In June of 2016, we sat down with Dr. Tom Gilson, the nationally known medical examiner from Cuyahoga County, Ohio. Hoping it might inform and help others, Dr. Gilson reviewed Sam McNeil’s report from the medical examiner of Palm Beach County.
Today, we revisit that discussion and uncover how some communities, such as the Baltimore Department of Health, are studying overdose victims to discover new prevention strategies to impede the opioid epidemic.
Also joining us today is Brittney Spencer, the Overdose Fatality Review (OFR) Coordinator for the Maryland Department of Health. Ms. Spencer and her team have been fighting the opioid epidemic since 2014, researching the autopsy reports, treatment admission reports, police reports, and medical records of overdose victims to identify missed opportunities for prevention.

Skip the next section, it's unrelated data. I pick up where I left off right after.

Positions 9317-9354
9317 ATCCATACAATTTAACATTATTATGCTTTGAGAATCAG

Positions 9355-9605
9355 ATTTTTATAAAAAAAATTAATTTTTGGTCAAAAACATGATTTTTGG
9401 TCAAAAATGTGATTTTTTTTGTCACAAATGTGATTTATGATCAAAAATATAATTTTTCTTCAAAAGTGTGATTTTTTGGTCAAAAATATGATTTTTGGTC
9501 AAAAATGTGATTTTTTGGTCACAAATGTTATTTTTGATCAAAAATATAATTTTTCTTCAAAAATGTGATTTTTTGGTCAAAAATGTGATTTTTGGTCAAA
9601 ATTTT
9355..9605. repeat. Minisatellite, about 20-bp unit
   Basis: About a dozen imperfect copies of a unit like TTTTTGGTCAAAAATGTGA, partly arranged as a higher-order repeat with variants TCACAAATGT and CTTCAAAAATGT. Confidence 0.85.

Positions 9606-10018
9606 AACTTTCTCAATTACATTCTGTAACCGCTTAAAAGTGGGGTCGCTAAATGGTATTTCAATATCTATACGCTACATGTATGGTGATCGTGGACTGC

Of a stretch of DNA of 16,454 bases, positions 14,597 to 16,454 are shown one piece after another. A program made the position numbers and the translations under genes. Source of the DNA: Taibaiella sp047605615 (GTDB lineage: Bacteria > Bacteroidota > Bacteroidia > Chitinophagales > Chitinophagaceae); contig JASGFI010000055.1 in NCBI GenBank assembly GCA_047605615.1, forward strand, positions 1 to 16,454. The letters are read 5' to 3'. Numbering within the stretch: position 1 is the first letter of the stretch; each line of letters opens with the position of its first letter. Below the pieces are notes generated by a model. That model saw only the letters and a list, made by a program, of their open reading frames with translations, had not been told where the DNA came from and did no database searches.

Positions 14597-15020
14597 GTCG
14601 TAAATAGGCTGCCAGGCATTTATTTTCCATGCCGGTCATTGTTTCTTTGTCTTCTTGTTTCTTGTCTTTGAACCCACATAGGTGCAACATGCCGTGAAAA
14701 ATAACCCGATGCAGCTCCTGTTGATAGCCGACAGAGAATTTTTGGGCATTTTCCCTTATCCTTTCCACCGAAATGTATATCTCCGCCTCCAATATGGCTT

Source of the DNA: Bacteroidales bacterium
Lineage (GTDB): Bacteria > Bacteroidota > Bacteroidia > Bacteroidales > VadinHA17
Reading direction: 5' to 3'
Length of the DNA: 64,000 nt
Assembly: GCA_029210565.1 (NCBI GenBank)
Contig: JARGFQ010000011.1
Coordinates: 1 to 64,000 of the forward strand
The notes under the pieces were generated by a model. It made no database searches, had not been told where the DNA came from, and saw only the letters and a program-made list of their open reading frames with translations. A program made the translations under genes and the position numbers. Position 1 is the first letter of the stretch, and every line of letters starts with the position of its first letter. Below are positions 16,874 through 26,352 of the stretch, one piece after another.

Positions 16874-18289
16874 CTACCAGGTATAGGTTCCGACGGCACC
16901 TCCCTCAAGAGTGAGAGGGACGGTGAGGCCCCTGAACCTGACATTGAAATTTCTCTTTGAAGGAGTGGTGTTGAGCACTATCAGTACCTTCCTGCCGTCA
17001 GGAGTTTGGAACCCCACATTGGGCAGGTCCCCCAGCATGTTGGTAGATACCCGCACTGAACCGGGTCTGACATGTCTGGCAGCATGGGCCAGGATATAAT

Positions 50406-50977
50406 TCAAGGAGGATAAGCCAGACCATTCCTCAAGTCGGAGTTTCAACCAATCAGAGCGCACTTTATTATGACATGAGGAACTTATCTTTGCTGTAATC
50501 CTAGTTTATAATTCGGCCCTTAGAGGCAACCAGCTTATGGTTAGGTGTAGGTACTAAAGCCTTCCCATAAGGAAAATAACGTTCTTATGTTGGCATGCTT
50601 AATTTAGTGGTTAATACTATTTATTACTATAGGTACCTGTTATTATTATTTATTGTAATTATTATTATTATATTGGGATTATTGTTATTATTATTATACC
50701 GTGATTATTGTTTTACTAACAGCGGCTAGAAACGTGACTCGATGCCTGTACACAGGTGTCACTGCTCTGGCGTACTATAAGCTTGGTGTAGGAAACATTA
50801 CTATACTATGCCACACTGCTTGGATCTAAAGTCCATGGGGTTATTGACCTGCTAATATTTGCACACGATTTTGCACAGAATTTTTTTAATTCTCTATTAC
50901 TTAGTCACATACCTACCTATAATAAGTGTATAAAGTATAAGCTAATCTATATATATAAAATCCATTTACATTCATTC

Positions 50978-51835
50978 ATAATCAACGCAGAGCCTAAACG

This research helps the OFR collaborate with stakeholders to develop new programs for overdose prevention. These programs save lives and prevent substance use disorder in the future.
The OFR team has learned much from studying the opioid epidemic’s effect on their community. Through their efforts, this one team from Baltimore provides the framework for strategies and programs such as Levels of Care, EMS Leave Behind, and LEAD. Together, these resources provide the necessary response tools to influence and impact the worst health crisis in our country’s history.
Listen to today’s podcast for a detailed breakdown of Maryland’s impact against the opioid crisis, with Brittney Spencer.